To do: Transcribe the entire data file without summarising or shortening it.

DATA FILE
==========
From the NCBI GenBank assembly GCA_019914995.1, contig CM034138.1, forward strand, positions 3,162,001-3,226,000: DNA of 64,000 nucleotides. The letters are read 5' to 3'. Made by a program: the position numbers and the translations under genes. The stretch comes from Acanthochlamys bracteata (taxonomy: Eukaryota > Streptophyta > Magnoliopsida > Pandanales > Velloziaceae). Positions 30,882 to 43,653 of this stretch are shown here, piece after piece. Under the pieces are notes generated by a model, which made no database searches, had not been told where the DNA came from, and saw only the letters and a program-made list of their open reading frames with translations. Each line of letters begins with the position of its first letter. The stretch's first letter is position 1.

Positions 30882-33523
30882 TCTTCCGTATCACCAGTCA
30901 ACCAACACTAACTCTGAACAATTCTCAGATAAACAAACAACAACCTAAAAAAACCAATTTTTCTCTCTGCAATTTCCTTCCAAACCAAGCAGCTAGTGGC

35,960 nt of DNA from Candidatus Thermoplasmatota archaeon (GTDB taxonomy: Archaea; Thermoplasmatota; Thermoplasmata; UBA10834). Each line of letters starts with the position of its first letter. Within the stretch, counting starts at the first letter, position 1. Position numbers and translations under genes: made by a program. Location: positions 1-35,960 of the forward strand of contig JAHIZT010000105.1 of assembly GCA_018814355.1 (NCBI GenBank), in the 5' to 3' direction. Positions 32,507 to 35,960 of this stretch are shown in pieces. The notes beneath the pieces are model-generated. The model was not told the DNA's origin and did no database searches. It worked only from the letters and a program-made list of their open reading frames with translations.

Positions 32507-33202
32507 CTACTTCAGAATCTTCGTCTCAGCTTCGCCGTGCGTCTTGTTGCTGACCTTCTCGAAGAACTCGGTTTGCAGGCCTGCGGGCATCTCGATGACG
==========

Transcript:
From the NCBI GenBank assembly GCA_019914995.1, contig CM034138.1, forward strand, positions 3,162,001-3,226,000: DNA of 64,000 nucleotides. The letters are read 5' to 3'. Made by a program: the position numbers and the translations under genes. The stretch comes from Acanthochlamys bracteata (taxonomy: Eukaryota > Streptophyta > Magnoliopsida > Pandanales > Velloziaceae). Positions 30,882 to 43,653 of this stretch are shown here, piece after piece. Under the pieces are notes generated by a model, which made no database searches, had not been told where the DNA came from, and saw only the letters and a program-made list of their open reading frames with translations. Each line of letters begins with the position of its first letter. The stretch's first letter is position 1.

Positions 30882-33523
30882 TCTTCCGTATCACCAGTCA
30901 ACCAACACTAACTCTGAACAATTCTCAGATAAACAAACAACAACCTAAAAAAACCAATTTTTCTCTCTGCAATTTCCTTCCAAACCAAGCAGCTAGTGGC

35,960 nt of DNA from Candidatus Thermoplasmatota archaeon (GTDB taxonomy: Archaea; Thermoplasmatota; Thermoplasmata; UBA10834). Each line of letters starts with the position of its first letter. Within the stretch, counting starts at the first letter, position 1. Position numbers and translations under genes: made by a program. Location: positions 1-35,960 of the forward strand of contig JAHIZT010000105.1 of assembly GCA_018814355.1 (NCBI GenBank), in the 5' to 3' direction. Positions 32,507 to 35,960 of this stretch are shown in pieces. The notes beneath the pieces are model-generated. The model was not told the DNA's origin and did no database searches. It worked only from the letters and a program-made list of their open reading frames with translations.

Positions 32507-33202
32507 CTACTTCAGAATCTTCGTCTCAGCTTCGCCGTGCGTCTTGTTGCTGACCTTCTCGAAGAACTCGGTTTGCAGGCCTGCGGGCATCTCGATGACG